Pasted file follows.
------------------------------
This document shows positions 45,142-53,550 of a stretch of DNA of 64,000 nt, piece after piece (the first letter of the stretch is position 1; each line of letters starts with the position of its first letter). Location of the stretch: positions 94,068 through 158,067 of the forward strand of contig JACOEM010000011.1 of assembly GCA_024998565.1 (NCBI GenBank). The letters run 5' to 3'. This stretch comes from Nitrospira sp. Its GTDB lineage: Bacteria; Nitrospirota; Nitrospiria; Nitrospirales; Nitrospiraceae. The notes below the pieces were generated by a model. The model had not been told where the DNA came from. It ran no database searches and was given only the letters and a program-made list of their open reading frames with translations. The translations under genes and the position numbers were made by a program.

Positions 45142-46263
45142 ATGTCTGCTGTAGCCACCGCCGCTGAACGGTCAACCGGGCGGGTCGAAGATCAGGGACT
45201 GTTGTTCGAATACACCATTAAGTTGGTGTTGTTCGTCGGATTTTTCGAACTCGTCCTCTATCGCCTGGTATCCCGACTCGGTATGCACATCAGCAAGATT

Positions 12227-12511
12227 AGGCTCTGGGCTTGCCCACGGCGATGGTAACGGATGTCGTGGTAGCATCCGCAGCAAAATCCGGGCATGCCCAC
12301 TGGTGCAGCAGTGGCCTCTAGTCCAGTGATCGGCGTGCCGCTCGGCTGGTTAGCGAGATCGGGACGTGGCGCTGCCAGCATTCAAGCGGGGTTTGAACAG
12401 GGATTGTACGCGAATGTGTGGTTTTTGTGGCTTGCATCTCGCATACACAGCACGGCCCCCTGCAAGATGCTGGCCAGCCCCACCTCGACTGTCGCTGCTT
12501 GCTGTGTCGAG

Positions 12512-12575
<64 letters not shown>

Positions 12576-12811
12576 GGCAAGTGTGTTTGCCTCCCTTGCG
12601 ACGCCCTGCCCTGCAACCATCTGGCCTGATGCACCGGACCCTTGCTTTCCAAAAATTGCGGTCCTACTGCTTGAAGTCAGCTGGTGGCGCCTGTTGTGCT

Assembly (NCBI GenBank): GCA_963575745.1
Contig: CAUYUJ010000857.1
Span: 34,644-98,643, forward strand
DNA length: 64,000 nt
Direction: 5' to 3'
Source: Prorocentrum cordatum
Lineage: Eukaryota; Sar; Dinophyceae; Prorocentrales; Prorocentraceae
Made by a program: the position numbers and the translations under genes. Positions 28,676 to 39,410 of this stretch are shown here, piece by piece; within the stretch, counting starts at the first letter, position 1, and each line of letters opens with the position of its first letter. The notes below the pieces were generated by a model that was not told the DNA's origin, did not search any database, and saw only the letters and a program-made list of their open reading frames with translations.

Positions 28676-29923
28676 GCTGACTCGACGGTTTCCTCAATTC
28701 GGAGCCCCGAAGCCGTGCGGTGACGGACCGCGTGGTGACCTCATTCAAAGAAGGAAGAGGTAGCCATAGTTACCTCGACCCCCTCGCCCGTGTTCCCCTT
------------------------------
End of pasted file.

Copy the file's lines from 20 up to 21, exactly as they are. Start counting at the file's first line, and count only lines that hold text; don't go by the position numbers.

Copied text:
Source: Prorocentrum cordatum
Lineage: Eukaryota; Sar; Dinophyceae; Prorocentrales; Prorocentraceae